Baby Boomers are retiring and becoming grandparents at the same time. In our previous two exciting episodes, we discussed the Census Bureau’s projections for a simultaneous increase in both the youth population and (especially) the elderly population by 2030. We discussed the fact that both the elderly and the young disproportionately draw upon state resources (primarily in the form of Medicaid and K-12 education respectively). The elderly already consume a majority of Medicaid spending, and a huge projected increase in the elderly population will continue to generate concern.
A fierce intergenerational battle seems to loom for a limited pool of public dollars—a battle between young and old, education vs. health care. While Florida becomes an older society, it will try to cope with a large influx of K-12 students above and beyond what it currently educates.
What should policymakers do about this? One comforting thought would be to grow our way out of this. If Florida were to sustain a prolonged period of strong economic and income growth, the hope might exist to generate a sufficient level of tax revenue to make the status-quo affordable. High dependency ratios (high numbers of old and young people relative to working age people) however tend to suppress economic growth. The Congressional Budget Office projects below average economic growth ahead for the United States due in part to an aging population. Perhaps Florida can defy this trend despite already having one of the highest age dependency ratios set to grow dramatically. One can hope for 6 percent annual growth, but it seems unlikely, and hope is not a plan.
Although student performance on the National Assessment for Educational Progress and other indicators show that Florida’s public school performance has substantially improved since 1998- test scores, graduation rates, and college attendance rates have all improved while dropout rates and college remediation has declined, the K-12 status-quo cannot be maintained. The need to substantially improve both effectiveness and cost-effectiveness of education will steadily grow as Florida’s grey tsunami rolls in and the district schools become increasingly crowded while quite possibly grasping for funding as the need for health care spending relentlessly expands.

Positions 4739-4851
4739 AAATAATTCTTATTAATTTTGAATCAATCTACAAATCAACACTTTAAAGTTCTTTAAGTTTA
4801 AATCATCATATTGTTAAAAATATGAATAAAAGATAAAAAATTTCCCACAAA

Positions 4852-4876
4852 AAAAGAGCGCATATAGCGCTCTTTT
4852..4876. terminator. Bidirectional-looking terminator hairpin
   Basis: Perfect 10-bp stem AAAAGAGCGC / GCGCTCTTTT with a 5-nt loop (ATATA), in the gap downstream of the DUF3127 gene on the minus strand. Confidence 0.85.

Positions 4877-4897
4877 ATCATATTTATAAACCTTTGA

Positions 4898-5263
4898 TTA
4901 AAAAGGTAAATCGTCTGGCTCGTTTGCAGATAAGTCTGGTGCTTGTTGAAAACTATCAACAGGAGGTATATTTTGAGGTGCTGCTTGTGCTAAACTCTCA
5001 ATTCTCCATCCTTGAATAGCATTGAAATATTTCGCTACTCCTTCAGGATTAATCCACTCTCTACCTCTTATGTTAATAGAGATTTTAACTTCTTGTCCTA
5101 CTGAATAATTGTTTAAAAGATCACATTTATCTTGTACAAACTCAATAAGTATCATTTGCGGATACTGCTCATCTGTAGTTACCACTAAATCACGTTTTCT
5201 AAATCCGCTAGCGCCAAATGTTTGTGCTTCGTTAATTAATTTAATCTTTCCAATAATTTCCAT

They say that necessity is the mother of invention. Florida needs substantially more effective methods for educating students at a substantially lower per pupil cost. Such improvement is actually commonplace in many fields but foreign to a K-12 education system in the grips of a decades-long trend of the opposite—Baumol’s cost disease.
A system of centralized management—whether from the state or district headquarters—seems utterly unlikely to result in more effective and more cost effective school models. While some seemingly promising innovations involving blended and digital learning have been undertaken, it is incumbent to exercise the humility to say that as of this moment, we don’t know which answers match with what students. The key is to not close any potential doors now, but instead to allow the creation of new innovative ways to educate students and let the successful ones flourish.
About the author
Dr. Matthew Ladner @MatthewLadner
Dr. Matthew Ladner is the Senior Advisor of Policy and Research for the Foundation for Excellence in Education. He previously served as Vice President of Research and Goldwater Institute. Prior to joining Goldwater, Dr. Ladner was director of state projects at the Alliance for School Choice. Dr. Ladner has written numerous studies on school choice, charter schools and special education reform. Most recently, Dr. Ladner authored the groundbreaking, original research Turn and Face the Strain: Age Demographic Change and the Near Future of American Education, outlining the future funding crisis facing America’s K-12 public education funding. He also coauthors the American Legislative Exchange Council's annual Report Card on American Education: Ranking State K-12 Performance, Progress and Reform. Dr. Ladner has testified before Congress, the United States Commission of Civil Rights and numerous state legislative committees. He is a graduate of the University of Texas at Austin and received both a Masters and a Ph.D. in political science from the University of Houston. Dr. Ladner is a Senior Fellow with the Foundation for Educational Choice. He lives in Phoenix, Arizona.